How many jobs have you applied for and been unsuccessful? At what stage were you unsuccessful, on application or at interview?
When faced with rejection it is inevitable that you will feel frustration and that can quickly turn into feeling like a failure! I know, I have felt it! But that is where we need to turn to the great words of Shakespeare, in particular his Julius Caesar play,
“The fault, dear Brutus is not in our stars, But in ourselves, that we are underlings.”
The interpretation is that it is not fate that dooms men, but instead their own failings. Now that sounds harsh that I’m blaming you for your inability to secure that job that you really wanted. But Shakespeare got it right!
If we really want to correct the fault in our stars then we need to address the underlying causes behind our shortcomings. Objectively, reviewing your own performance is not easy, especially when the bruises of a failed application are still so raw! Allowing for the dust to settle is too long to wait. You want to capture yourself in the moment. I’m not advocating storming up to the selection committee and giving them what for, but being your own critical friend and asking, “why did this not work out for me?” is the mindset to continuous improvement and success.
There may be many reasons as to why your application or interview was rejected, perhaps you are not mentally in the zone or physically ready for the challenge; trust me I know, I once went to an interview three days after having a knee operation. I hobbled into the room, explained away my crutches and then totally bombed on the interview. A* for effort and commitment to the cause, but totally ungraded for preparation and being mentally ready for the interview. I mean seriously how much preparation could I have done being drugged to the eyeballs on painkillers? In hindsight, (which is such a beautiful thing) I should have called, explained my circumstances, expressed my passion for the role and ask to be considered should they be unsuccessful in securing a candidate. At least that could have kept me in the frame in case the first round of interviews were unsuccessful, or if a future role was on the cards.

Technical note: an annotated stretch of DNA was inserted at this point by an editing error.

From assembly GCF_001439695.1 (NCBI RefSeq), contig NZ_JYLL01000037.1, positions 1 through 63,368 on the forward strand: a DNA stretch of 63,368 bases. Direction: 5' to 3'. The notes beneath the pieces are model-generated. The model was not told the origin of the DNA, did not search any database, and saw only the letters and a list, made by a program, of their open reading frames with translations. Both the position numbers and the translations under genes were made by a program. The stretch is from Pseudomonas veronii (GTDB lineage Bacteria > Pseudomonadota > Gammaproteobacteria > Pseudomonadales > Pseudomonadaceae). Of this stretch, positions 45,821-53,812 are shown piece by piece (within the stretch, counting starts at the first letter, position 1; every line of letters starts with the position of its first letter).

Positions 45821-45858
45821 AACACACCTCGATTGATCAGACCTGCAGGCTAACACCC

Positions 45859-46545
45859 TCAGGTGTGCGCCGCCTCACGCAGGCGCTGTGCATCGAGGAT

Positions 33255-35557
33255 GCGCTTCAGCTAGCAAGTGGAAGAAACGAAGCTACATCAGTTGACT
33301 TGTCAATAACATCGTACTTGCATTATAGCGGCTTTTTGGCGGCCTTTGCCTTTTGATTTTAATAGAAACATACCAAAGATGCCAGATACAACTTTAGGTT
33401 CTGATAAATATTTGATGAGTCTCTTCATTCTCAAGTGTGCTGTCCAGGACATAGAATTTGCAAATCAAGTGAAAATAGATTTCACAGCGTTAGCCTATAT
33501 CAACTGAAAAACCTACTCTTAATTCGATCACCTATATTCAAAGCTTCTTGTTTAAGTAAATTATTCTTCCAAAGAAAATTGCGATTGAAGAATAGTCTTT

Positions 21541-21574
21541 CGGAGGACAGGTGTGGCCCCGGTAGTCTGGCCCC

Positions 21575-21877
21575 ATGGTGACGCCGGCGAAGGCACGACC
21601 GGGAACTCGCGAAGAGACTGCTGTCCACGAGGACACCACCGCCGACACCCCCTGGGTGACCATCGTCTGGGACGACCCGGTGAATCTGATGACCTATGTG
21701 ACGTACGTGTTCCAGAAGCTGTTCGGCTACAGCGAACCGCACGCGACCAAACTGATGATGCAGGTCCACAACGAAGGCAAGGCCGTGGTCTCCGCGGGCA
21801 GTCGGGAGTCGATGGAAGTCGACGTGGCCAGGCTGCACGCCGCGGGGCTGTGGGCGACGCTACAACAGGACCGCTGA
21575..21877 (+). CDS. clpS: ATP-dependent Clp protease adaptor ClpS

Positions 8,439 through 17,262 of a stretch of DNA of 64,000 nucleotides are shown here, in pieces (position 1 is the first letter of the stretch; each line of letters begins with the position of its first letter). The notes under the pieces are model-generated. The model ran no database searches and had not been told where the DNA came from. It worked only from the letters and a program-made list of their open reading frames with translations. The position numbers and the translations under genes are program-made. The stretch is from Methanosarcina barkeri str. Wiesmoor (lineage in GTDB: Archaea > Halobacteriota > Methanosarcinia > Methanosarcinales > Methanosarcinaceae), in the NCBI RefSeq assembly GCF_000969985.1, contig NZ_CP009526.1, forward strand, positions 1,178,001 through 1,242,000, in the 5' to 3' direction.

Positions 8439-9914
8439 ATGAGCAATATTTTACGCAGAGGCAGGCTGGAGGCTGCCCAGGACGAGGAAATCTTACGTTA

The key to all of this is to truly not beat yourself up! Instead, consider yourself as always the prospective candidate.
That way you’ll always be taking the steps to reflect upon your goals and what you need to do “daily” to achieve them. I say “daily” because without continuous tweaks and improvements over time, not only to your CV but to your own professional learning you are not positioning yourself as the number one candidate. As a Business Studies teacher I regularly teach Kaizen, the Japanese practice of continuous improvement.
Its core principal, change (kai) for the good (zen) can be applied to your own career development and when seeking new job roles. Kaizen suggests that everything can be improved, your research, pre-interview preparation, your CV, application form, cover letter, interview technique, observed lesson etc.
Don’t take my word as gospel; Ross Morrison McGill of Teacher Toolkit the leading blog for teachers in the UK has experienced adversity in the face of redundancy. Experiencing first-hand the challenges of the senior leadership application process, Ross shares his key takeaways on stepping up into senior leadership. On episode 36 of the Inspiration 4 Teachers Podcast Show, Ross offers his experience and advice to support you in your pursuit of Deputy Headship.
Press play and listen to our 3 Tip Challenge designed to provide you with Ross’s three essential tips when applying for roles in senior leadership:
If you enjoyed this article please tweet the knowledge forward and share it with your community!
INSPIRATION 4 TEACHERS
BRINGING YOU INTERVIEWS WITH INSPIRING PEOPLE WHO ARE CHANGING THE FACE OF EDUCATION!
Until next time ~ Keep inspiring!